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. Last Updated: 07/27/2016

NEWS ANALYSIS: Battle for Survival Splits Oligarchs




The financial-industrial magnates known to Western and Russian media as the oligarchs are once again not a united force, and for the weeks of this economic crisis each has been fighting on his own for the life of his empire.


In previous years, the oligarchs competed in times of plenty -- for them, anyway -- but in times of crisis came together like a fist to smash mutual threats.


Although other names and institutions can easily be added to the list, those generally considered the core group of oligarchs include seven names ostentatiously dropped by financier Boris Berezovsky in 1996.


In a famous interview with the Financial Times, Berezovsky said he and six other men -- Vladimir Potanin of Uneximbank, Vladimir Gusinsky of MOST-Bank, Pyotr Aven and Mikhail Fridman of Alfa Bank, Mikhail Khodorkovsky of Menatep and Alexander Smolensky of SBS-Agro Bank -- had bankrolled President Boris Yeltsin's re-election, controlled half of the Russian economy and could dictate government policy.


In Berezovsky's telling, the oligarchs shared a grand vision for Russia's future. A year after that interview, the danger of a red revenge gone, the oligarchs were snarling at each other over the state's largest privatization of Svyazinvest, the telecommunications holding.


This year, when the ruble was devalued and the Russian treasury-bill market frozen, the banks associated with the oligarchs were struck crippling blows. SBS-Agro has been taken over by the Central Bank; others have laid off thousands in hopes of staying afloat.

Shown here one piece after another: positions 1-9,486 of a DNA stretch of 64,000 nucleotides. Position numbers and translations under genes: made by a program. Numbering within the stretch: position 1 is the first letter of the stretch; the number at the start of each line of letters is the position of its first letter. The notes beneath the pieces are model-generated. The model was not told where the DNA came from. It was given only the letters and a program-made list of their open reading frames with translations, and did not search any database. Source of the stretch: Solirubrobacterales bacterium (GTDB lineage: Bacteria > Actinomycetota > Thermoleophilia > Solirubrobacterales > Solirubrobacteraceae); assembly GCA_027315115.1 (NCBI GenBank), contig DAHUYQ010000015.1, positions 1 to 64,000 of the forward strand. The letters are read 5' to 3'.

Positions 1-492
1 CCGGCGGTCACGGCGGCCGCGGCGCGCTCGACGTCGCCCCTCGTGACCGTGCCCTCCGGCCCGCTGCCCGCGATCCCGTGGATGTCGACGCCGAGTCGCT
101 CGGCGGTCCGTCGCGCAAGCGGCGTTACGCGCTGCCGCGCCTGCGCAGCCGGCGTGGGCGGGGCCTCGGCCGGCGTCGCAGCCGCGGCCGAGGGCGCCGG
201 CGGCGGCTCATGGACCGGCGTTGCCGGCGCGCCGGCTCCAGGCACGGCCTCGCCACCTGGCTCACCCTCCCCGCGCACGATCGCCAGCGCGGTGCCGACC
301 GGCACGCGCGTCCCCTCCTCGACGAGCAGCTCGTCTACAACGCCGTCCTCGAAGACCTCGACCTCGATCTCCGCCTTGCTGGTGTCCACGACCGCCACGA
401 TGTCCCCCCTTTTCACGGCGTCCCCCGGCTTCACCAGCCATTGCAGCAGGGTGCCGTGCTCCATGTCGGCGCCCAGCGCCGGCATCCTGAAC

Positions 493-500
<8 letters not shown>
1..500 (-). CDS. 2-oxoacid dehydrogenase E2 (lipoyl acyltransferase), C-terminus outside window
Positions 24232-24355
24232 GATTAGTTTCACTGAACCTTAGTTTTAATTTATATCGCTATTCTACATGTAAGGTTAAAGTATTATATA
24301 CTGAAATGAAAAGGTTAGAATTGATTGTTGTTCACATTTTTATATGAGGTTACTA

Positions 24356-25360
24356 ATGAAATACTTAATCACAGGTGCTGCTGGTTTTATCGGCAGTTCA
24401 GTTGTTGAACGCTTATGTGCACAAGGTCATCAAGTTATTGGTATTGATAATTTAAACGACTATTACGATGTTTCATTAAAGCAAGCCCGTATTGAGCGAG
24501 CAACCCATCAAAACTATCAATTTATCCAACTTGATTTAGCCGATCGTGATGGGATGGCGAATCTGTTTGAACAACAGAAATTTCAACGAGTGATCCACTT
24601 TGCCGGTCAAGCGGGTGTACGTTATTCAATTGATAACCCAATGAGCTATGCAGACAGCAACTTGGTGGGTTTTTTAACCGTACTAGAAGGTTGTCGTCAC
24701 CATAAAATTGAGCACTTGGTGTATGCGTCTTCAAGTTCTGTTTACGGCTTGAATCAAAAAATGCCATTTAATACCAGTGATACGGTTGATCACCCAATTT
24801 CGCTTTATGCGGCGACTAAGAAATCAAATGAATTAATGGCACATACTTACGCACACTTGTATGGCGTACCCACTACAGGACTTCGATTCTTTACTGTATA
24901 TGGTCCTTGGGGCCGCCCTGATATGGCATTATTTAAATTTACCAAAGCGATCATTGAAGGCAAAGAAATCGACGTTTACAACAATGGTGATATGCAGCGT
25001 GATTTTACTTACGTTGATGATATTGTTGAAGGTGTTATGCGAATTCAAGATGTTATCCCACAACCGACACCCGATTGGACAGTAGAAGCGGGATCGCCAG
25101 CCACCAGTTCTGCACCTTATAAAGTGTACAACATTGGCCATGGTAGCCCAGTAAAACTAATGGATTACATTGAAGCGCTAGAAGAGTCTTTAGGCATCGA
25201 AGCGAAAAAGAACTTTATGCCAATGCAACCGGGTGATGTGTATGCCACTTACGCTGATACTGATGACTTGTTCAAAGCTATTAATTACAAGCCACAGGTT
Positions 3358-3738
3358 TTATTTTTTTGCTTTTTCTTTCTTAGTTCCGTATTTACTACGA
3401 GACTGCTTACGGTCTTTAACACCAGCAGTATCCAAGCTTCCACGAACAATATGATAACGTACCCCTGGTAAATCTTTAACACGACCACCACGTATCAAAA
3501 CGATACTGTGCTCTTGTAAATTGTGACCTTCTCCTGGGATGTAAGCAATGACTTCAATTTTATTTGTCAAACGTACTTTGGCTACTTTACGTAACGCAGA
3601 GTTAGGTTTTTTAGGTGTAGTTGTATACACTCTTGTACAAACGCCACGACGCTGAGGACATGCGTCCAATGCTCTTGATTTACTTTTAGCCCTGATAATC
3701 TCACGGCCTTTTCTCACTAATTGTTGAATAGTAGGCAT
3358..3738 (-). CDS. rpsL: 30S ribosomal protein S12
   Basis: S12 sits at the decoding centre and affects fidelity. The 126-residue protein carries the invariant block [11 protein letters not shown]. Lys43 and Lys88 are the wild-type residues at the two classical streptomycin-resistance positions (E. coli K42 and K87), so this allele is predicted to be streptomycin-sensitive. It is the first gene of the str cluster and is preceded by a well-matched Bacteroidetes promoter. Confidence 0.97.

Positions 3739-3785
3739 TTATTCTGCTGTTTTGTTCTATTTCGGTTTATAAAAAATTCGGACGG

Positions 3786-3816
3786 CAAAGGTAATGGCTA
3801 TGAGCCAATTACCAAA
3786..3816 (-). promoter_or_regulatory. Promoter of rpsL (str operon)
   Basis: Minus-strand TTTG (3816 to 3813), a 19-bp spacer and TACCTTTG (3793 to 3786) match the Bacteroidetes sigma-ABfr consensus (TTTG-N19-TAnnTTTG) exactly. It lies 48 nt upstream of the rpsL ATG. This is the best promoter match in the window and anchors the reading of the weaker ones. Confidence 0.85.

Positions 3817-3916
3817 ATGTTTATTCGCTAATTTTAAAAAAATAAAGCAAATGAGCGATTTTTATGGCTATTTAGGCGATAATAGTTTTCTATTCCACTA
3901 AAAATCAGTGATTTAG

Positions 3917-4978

The oligarchs are now fighting for survival, and though all are still in Russia, most are laying low. Only Berezovsky, as usual, has made public appearances in the media -- first advocating Chernomyrdin as prime minister, then switching to back Krasnoyarsk Governor Alexander Lebed, who now says he sees Berezovsky as a "partner."


"There no longer is any consolidated model for which [the oligarchs] are fighting. They are trying to survive separately from each other," said Sergei Markov, the director of the Moscow-based Institute for Political Studies.


However, surviving may involve sharing a few common goals. Former Prime Minister Sergei Kiriyenko and his deputy, Boris Nemtsov, have both said they were fired because they advocated bankrupting the failed banks of the oligarchs. They said Berezovsky, who is close to Yeltsin, prevailed upon the president to bring back Chernomyrdin.


Chernomyrdin would be good for Berezovsky and others, like Menatep's Khodorokovsky or Uneximbank's Potanin, with large oil or gas concerns. A Communist prime minister, however, could bring tougher times -- or even, judging by the latest statements of the Communist Party, renationalization.


And in these days of crisis, what is good for one oligarch may kill another.


"[Oligarchs] are like tropical plants. They can't live in the mountains or in the desert. And they are unlikely to change. So once the situation becomes a bit clearer, all of them will try to affect it so the conditions are suitable for them," said Yury Korgunyuk, an analyst for the INDEM research center.


"The SBS-Agro Group could be in favor of somebody like [Communist Party member and ex-chief of Gosplan] Yury Maslyukov, who might to turn his attention to agriculture and the regions. SBS-Agro has very close ties with both, and for that group Maslyukov will mean a flow of state money," he said.


But despite all that is at stake, with Chernomyrdin now looking unlikely to pass the State Duma, or parliament's lower house, Markov said Russia seems to be entering a unique new situation -- when the oligarchs have lost control of the process.